• AAP Session 3 – AAP development session

Week 4: Water Resource Management, Gender and Social Networks in Responding to Climate Change

  • Lecture 12 – Water management and climate change and other conflicts
  • Lecture 13 – Using social network analysis to improve adaptation to climate change
  • Lecture 14 – Gender responsive climate change adaptation and mitigation
  • AAP Session 4 – AAP development session

Week 5: The Role of Partnerships, Effective governance and the Psychology of Adaptation

  • Lecture 15 – The role of partnerships and institutions in effective climate change adaptation
  • Lecture 16 – Psychology of adapting to climate change
  • Lecture 17 – Institutional responses to climate change
  • AAP Session 5 – AAP development session

Week 6: Integration and AAP Completion

  • Group Session – completing the Adaptation Action Plans
  • AAPs final development session
  • AAP presentations
  • Closing ceremony

Learning Outcomes

By the end of this course, it is expected that participants who successfully completed all tasks will have the following skills and knowledge:

  • Understanding of the key foundational and advanced concepts/practices required for effective climate change adaptation policy development and implementation, and a comprehension of the political, socioeconomic, regional and international risks, costs and benefits these may entail.
  • Understanding of the science behind climate change impact and vulnerability assessment, including data collection and monitoring/surveillance mechanisms for assessing the status of environmental changes.
  • Experience of methods and tools for developing and accessing climate change adaptation options with stakeholders.
  • Understanding of the management of the environment, regulation, and legal aspects of governance as socio-ecological systems in which human behaviour management is an intrinsic component.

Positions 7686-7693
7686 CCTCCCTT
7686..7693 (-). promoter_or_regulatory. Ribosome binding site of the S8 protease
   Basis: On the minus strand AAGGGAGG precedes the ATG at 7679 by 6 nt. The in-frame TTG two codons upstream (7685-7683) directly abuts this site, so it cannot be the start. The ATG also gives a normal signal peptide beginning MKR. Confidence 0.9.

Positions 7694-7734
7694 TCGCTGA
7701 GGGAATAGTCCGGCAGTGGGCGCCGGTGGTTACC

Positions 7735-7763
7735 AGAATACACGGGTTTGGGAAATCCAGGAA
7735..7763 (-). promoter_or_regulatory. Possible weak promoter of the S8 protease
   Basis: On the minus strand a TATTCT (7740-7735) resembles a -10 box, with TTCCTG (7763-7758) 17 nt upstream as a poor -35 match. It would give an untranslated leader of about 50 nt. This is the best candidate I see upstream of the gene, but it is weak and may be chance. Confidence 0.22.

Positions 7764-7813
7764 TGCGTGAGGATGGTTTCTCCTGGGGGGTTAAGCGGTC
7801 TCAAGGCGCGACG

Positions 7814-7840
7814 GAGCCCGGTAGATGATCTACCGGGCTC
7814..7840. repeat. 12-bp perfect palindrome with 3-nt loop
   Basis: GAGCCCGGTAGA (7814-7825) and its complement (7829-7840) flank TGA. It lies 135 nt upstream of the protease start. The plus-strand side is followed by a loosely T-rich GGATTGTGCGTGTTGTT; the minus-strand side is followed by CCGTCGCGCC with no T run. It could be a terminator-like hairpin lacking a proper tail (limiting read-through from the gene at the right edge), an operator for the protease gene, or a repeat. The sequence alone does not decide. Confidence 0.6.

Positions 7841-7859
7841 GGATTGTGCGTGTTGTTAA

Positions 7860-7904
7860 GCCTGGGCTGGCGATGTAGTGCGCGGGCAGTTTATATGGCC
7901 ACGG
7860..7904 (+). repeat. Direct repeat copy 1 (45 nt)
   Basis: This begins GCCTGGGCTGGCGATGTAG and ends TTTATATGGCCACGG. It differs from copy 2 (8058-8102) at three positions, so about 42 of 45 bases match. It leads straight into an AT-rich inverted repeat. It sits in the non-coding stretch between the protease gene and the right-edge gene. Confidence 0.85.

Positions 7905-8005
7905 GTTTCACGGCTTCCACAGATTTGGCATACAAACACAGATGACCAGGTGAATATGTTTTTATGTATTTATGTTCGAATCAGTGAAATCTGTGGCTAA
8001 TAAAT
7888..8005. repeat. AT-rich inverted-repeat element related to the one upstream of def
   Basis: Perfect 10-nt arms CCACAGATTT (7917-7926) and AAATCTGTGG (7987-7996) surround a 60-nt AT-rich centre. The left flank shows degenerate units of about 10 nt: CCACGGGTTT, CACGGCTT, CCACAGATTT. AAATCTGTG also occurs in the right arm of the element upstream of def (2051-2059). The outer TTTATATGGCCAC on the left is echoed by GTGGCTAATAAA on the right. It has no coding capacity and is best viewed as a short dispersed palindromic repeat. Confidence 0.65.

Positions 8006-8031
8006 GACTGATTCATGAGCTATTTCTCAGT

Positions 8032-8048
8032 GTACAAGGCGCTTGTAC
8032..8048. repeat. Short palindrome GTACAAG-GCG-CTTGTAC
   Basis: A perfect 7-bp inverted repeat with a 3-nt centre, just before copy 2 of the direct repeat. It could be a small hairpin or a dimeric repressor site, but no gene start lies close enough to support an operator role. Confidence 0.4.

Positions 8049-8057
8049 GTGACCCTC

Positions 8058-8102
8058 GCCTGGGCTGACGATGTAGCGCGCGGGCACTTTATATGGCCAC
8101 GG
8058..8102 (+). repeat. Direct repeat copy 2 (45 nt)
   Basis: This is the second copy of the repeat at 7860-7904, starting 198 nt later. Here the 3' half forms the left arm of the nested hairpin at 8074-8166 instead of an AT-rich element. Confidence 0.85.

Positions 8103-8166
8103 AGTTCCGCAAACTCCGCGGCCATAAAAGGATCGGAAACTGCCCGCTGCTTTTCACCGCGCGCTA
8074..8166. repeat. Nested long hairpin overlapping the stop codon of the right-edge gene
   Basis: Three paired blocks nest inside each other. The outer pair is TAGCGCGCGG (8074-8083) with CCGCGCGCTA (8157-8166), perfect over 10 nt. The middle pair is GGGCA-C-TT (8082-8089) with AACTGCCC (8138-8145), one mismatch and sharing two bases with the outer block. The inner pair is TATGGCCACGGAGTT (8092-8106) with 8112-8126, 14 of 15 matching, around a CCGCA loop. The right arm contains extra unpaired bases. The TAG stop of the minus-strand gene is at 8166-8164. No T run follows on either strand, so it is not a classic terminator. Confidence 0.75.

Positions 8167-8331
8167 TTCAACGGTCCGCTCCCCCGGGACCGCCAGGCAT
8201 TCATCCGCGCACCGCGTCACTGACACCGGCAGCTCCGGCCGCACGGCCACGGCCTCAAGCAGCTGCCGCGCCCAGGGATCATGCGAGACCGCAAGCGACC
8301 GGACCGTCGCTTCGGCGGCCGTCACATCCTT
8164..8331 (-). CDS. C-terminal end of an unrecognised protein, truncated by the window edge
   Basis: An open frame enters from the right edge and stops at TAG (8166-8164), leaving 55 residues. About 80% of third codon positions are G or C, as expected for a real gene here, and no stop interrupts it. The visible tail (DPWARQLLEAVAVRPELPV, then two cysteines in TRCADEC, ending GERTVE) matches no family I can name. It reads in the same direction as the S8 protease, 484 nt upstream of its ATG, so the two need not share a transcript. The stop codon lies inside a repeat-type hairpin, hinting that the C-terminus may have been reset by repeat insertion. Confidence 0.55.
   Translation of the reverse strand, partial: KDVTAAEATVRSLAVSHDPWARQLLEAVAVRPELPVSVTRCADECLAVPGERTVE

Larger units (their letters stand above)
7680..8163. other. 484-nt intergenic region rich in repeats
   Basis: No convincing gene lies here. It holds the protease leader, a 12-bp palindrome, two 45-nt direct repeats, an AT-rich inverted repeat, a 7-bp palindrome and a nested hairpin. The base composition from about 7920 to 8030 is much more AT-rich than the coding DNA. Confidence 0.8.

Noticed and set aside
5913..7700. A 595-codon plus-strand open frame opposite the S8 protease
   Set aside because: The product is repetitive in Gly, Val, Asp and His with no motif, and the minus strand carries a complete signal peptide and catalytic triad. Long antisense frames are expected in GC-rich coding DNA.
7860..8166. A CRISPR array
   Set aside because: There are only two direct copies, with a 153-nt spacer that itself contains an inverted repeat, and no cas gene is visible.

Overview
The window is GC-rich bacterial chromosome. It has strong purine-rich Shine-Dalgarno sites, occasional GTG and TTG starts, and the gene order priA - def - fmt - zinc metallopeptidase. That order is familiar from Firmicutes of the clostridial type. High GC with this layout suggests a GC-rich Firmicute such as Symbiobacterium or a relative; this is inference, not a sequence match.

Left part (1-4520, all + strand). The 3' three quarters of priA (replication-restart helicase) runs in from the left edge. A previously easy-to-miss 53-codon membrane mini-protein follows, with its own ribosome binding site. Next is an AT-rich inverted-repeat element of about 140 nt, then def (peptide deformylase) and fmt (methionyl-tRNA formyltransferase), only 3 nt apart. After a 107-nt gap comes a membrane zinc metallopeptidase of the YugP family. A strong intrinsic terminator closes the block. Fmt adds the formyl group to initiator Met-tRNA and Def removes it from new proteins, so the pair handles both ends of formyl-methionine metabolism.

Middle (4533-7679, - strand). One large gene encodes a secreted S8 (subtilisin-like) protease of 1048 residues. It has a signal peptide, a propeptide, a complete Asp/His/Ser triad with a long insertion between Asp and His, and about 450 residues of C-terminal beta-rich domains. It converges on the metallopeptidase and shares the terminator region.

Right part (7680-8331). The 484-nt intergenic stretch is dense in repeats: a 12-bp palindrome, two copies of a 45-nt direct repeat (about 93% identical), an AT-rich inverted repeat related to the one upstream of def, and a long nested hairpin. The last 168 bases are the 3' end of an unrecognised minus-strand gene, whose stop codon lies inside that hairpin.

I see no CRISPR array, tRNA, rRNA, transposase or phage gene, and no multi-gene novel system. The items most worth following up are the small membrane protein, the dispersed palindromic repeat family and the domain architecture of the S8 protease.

• Awareness of how to identify and critically consider the core components of international and regional legal frameworks, treaties and institutions for responding to climate change for policy makers.
  • Appreciation of the complexities of national and regional coordination around climate change adaptation at different scales of governance, from the complexities of effective engagement with traditionally marginalised stakeholders, to the complexities of multi-lateral action.
  • Understanding of the shared challenges and contextual differences in climate change adaptation across the region, and the regional and national legal and policy responses and opportunities.

Adaptation Action Plan (AAP)

The AAP assignment runs throughout the course, with each week a session devoted to AAP development. The development of the AAP is self-directed but with support from the AAP Coordinator.

Participants first identify a climate change adaptation initiative which they are passionate about and is directly relevant to their organisation or community. Then, over the first five weeks of the course, participants are supported to develop their AAP idea. We encourage a collaborative conceptual modelling approach to developing AAPs, which includes considering: the type of adaptation activity to focus on, who the active stakeholders would be, what the activities will entail, timelines, and expected outcomes.

In week 6, participants present their AAPs within the online classroom to their fellow participants and in front of an ANU and DFAT audience. The presentation of the AAP is a mandatory requirement to qualify for an ANU certificate of completion for this course.

Workloads and Completion Requirements

This course will be online and delivered over 6 weeks in October-December 2022.

A weekly breakdown of the first 5 weeks of the course would notionally look like this:

  • Monday – Lecture 1 & Lecture 2 (2-hour block)
  • Tuesday – no organised sessions (time available for individual work)
  • Wednesday – Lecture 3 & Interactive session (2-hour block)
  • Thursday – no organised sessions (time available for individual work)
  • Friday – Group Activity & Optional Drop in Session (2-hour block, with drop in session optional)

Week 6 of the course is focused on each participant presenting their Adaptation Action Plan to the other participants, lecturers and government representatives.

Overall, participants will spend approximately 37 hours on the course. This includes up to 7 hours per week in weeks 1-5 on the course (i.e. 3 hours in lectures, 2 hours of interactive and group sessions, 2 hours of individual work on AAP and preparation for Group Activity sessions), plus the presentation of their AAP in week 6 (at least 2 hours).